An Ameriprise Financial study of the nation’s largest U.S. metro areas found that following Minneapolis-St. Paul in the top spot is Raleigh-Durham and then, in order, Nashville, Sacramento-Stockton-Modesto and Seattle-Tacoma rounding out the top five. A news release said the last four slots were Charlotte at 27, Orlando-Daytona Beach-Melbourne, Indianapolis and Los Angeles in the 30th spot.
According to the announcement, the biggest similarity between the top-ranked metro areas is that their residents make retirement planning a priority, and not just from a financial perspective. While it was a tight race for the top spot on the index, Minneapolis-St. Paul, edged out Raleigh-Durham in part because Twin Cities residents approach retirement with more confidence, suggesting higher levels of emotional preparation.
Minneapolis-St. Paul scored significantly higher than the national average on nearly every factor related to retirement readiness, Ameriprise said. An impressive 83% of survey respondents say they have set aside money for retirement, compared to a national average of 69%. This may help explain why nearly half (48%) of Twin Cities residents report feeling “on track” for retirement and a third (30%) say they are “very confident” in their financial future.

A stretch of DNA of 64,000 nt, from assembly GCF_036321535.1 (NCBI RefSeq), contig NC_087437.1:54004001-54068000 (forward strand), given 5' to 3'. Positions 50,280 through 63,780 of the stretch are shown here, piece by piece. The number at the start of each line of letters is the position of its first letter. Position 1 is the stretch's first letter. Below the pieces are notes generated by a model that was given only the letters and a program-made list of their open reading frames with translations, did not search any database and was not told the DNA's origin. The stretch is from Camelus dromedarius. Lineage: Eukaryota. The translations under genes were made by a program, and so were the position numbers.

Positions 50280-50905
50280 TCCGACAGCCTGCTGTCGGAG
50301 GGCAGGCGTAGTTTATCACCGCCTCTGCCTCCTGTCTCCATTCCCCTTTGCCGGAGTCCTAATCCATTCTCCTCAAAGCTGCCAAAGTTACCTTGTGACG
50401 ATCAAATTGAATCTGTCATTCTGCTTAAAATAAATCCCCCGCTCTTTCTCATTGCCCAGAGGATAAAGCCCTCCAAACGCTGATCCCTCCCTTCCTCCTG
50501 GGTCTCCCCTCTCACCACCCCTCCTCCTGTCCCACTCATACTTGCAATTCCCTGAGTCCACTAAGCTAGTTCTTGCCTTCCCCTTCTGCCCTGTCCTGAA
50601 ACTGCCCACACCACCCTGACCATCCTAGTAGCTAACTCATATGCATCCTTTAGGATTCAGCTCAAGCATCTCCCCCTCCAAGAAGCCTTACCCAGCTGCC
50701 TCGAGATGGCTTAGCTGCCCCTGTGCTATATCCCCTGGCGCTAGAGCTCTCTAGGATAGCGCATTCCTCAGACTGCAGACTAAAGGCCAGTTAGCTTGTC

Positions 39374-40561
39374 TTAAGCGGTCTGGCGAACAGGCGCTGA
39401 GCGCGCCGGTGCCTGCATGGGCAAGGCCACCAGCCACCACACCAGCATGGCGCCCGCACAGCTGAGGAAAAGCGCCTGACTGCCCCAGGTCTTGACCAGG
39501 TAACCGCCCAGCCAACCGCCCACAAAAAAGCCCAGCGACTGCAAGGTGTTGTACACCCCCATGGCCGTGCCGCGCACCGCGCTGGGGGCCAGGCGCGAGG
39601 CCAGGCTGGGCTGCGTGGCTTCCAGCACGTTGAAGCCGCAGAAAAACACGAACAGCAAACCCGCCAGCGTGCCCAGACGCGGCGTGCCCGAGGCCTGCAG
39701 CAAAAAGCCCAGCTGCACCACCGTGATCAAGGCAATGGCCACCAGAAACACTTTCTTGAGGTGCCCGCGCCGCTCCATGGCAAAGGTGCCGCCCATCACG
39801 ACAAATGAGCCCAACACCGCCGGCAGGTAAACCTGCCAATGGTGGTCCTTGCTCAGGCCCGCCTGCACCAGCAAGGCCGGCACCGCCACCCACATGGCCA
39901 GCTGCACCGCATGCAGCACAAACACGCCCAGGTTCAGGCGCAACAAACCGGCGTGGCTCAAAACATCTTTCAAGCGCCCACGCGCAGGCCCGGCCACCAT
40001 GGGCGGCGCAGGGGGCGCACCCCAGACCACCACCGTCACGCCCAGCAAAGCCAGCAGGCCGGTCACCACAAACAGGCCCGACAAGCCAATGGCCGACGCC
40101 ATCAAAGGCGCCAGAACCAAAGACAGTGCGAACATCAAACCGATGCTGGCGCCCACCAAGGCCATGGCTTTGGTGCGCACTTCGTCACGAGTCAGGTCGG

“Our latest research allows us to take the pulse of each major metropolitan area to see where there is alignment – or significant discrepancies – in how people have planned for and feel about retirement,” said Craig Brimhall, vice president of retirement wealth strategies at Ameriprise Financial, in the news release . “In some cases, local economic conditions have had such a substantial impact on people that their levels of preparation and confidence appear a bit out of sync.”
A Different Picture in Los Angeles
Findings suggest that, at least in Los Angeles, more immediate financial concerns may be taking precedence over retirement planning. In L.A., more than a third (36%) of those surveyed say they’ve experienced a career setback or layoff in the past 18 months, and 22% report that they are currently unemployed but planning to return to work. This may help explain why 37% of its residents admit that they haven’t given much thought to preparing for retirement and only 57% have set aside money, Ameriprise said.
The sentiment is similar in Indianapolis, where a third (31%) of retirees say the economy has impacted their retirement plans, compared to a quarter (25%) of retirees nationwide, according to the news release. Here, just 42% of those surveyed have set aside money into their own savings or investments, and only 60% of people associate emotions like “happiness” and “optimism” with retirement.
The poll was created by Ameriprise Financial utilizing survey responses from 10,028 U.S. adults ages 40-75. The survey was conducted online by Harris Interactive from September 28 to October 11, 2010.
Metropolitan areas were scored based on responses to a national survey which measured consumers’ likelihood to have determined the amount of money they need to save for retirement and their actual saving habits. The index also takes into account if people have planned for a variety of activities during retirement and expressed confidence about achieving their retirement goals.
More information is here.
Based on composite scores, the 30 metropolitan areas surveyed are ranked on retirement readiness:
San Francisco-Oakland-San Jose